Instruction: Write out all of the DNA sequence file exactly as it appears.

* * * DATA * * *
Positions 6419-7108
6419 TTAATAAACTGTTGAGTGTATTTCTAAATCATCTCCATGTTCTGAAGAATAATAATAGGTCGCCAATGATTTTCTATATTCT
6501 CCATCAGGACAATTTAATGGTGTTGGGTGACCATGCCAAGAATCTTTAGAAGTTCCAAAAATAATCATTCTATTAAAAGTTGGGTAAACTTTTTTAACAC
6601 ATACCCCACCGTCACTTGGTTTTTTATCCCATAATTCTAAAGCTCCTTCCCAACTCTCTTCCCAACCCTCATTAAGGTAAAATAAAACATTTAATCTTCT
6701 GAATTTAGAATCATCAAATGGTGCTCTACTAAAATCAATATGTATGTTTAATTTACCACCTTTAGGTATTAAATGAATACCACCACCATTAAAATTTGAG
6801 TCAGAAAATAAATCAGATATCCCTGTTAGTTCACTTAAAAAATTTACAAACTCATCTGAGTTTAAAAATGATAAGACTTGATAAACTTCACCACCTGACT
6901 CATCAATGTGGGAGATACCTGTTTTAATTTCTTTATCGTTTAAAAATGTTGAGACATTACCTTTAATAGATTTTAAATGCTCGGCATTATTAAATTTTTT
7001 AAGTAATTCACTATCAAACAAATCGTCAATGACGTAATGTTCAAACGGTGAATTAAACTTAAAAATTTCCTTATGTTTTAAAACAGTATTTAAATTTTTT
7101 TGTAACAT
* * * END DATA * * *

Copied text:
Positions 6419-7108
6419 TTAATAAACTGTTGAGTGTATTTCTAAATCATCTCCATGTTCTGAAGAATAATAATAGGTCGCCAATGATTTTCTATATTCT
6501 CCATCAGGACAATTTAATGGTGTTGGGTGACCATGCCAAGAATCTTTAGAAGTTCCAAAAATAATCATTCTATTAAAAGTTGGGTAAACTTTTTTAACAC
6601 ATACCCCACCGTCACTTGGTTTTTTATCCCATAATTCTAAAGCTCCTTCCCAACTCTCTTCCCAACCCTCATTAAGGTAAAATAAAACATTTAATCTTCT
6701 GAATTTAGAATCATCAAATGGTGCTCTACTAAAATCAATATGTATGTTTAATTTACCACCTTTAGGTATTAAATGAATACCACCACCATTAAAATTTGAG
6801 TCAGAAAATAAATCAGATATCCCTGTTAGTTCACTTAAAAAATTTACAAACTCATCTGAGTTTAAAAATGATAAGACTTGATAAACTTCACCACCTGACT
6901 CATCAATGTGGGAGATACCTGTTTTAATTTCTTTATCGTTTAAAAATGTTGAGACATTACCTTTAATAGATTTTAAATGCTCGGCATTATTAAATTTTTT
7001 AAGTAATTCACTATCAAACAAATCGTCAATGACGTAATGTTCAAACGGTGAATTAAACTTAAAAATTTCCTTATGTTTTAAAACAGTATTTAAATTTTTT
7101 TGTAACAT